Canagliflozin May Reduce Hyperkalemia Risk in Diabetes + CKD

Sodium-glucose cotransporter 2 (SGLT2) inhibitors provide cardiorenal protection and may lower the risk for hyperkalemia.

The sodium-glucose cotransporter 2 (SGLT2) inhibitor canagliflozin may reduce the risk for hyperkalemia in patients with diabetes and chronic kidney disease (CKD) treated with renin-angiotensin-aldosterone system (RAAS) inhibitors, investigators reported.  

In The CREDENCE trial, investigators randomly assigned 4401 patients with type 2 diabetes and CKD to receive canagliflozin or placebo. Virtually all patients received maximum tolerated RAAS blockade. At baseline, the mean serum potassium level was 4.5 mmol/L.

In a post hoc analysis, canagliflozin was associated with lower incidence of a composite primary outcome of investigator-reported hyperkalemia or initiation of potassium binders: 32.7 vs 41.9 patients per 1000 patient-years. Canagliflozin treatment significantly reduced the risk for the composite primary outcome by 22% compared with placebo, Hiddo J.L. Heerspink, PhD, PharmD, of the University of Groningen in the Netherlands, and colleagues reported in European Heart Journal. Canagliflozin also significantly reduced the incidence of laboratory-determined hyperkalemia (defined as serum potassium 6.0 mmol/L or more) by 23%, without significantly increasing the risk for hypokalemia (defined as serum potassium less than 3.5 mmol/L). Use of potassium-sparing diuretics and mineralocorticoid receptor antagonists were similar between groups and did not explain the outcomes. Over time, mean serum potassium increased similarly in both groups, likely reflecting declining kidney function.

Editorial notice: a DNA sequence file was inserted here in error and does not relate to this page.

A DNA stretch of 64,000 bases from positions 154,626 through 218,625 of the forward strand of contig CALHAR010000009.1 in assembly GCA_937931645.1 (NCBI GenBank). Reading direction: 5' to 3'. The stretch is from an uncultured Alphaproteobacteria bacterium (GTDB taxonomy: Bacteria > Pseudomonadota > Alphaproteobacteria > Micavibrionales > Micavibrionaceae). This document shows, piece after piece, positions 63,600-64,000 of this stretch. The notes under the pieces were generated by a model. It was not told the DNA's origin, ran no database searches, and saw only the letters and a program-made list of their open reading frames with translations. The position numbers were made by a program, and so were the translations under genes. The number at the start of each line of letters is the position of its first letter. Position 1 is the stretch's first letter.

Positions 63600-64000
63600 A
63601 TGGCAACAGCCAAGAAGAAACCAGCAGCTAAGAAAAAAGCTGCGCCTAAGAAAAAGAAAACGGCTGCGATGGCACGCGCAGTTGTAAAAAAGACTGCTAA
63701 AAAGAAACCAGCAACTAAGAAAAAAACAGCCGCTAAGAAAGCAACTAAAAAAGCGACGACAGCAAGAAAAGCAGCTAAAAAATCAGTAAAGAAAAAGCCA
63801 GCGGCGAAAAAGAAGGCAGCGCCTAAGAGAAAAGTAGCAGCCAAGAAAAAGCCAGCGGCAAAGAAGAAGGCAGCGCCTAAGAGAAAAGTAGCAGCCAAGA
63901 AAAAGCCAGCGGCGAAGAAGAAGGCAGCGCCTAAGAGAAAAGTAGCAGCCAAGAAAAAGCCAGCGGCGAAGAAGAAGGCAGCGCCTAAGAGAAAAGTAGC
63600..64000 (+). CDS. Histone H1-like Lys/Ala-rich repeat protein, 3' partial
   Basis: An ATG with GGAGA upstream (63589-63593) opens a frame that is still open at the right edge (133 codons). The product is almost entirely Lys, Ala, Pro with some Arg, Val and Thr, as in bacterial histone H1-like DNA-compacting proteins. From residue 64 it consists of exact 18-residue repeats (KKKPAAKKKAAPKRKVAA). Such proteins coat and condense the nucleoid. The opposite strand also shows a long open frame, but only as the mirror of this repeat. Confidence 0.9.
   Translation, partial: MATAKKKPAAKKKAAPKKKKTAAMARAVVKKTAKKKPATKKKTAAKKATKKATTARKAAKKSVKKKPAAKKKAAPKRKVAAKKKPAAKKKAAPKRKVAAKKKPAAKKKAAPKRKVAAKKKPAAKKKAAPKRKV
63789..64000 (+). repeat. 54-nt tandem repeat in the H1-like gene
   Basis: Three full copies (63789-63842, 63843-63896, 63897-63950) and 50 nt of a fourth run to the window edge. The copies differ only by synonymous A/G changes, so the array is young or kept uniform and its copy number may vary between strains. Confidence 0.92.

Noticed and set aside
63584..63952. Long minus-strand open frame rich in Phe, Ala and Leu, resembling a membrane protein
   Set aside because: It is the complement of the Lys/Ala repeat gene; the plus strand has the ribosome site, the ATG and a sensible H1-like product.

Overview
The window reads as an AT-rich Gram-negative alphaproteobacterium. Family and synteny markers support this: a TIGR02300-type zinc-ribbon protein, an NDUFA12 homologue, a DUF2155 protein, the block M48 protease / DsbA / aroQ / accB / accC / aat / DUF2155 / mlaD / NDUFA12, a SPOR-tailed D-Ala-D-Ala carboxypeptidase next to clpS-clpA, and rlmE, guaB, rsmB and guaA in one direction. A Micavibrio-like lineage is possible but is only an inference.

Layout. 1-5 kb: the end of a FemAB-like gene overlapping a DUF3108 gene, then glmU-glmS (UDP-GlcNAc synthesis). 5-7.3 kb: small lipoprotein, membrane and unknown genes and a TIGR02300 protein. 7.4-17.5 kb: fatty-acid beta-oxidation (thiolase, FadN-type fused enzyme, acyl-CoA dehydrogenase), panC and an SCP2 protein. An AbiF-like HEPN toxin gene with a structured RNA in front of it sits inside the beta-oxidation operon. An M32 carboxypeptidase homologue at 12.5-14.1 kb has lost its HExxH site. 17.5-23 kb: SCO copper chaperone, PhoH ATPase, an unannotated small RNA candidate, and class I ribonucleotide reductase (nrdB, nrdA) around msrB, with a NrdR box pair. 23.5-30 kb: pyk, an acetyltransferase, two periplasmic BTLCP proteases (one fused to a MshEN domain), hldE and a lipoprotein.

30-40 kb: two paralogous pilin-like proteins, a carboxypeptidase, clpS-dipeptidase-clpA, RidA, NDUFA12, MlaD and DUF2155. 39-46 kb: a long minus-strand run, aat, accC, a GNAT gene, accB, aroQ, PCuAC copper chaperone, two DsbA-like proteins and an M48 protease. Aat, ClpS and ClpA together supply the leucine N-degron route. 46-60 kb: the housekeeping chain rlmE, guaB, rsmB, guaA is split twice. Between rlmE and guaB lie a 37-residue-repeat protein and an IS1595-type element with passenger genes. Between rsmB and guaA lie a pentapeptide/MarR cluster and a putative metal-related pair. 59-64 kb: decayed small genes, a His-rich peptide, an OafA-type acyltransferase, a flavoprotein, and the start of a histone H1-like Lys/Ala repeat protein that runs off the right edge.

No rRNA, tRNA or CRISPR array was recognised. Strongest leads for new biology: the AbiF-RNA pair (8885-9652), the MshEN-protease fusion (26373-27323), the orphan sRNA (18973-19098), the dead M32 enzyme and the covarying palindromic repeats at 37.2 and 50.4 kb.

Dr Heerspink’s team concluded that “canagliflozin may reduce the risk of hyperkalaemia in people with T2DM and CKD without any adverse effect on incident hypokalaemia.” They suggested that SGLT2 inhibitors may enable greater use of RAAS blockade and mineralocorticoid receptor antagonists in CKD and/or heart failure. Whether the purported benefits would apply to patients with nondiabetic CKD is uncertain, the investigators noted. Prospective studies are still needed to confirm the findings and determine mechanisms of action.

Disclosure: The CREDENCE study was supported by Janssen Research & Development. Please see the original reference for a full list of disclosures.


Neuen BL, Oshima M, Perkovic V, et al. Effects of canagliflozin on serum potassium in people with diabetes and chronic kidney disease: the CREDENCE trial. Eur Heart J. doi:10.1093/eurheartj/ehab497

This article originally appeared on Renal and Urology News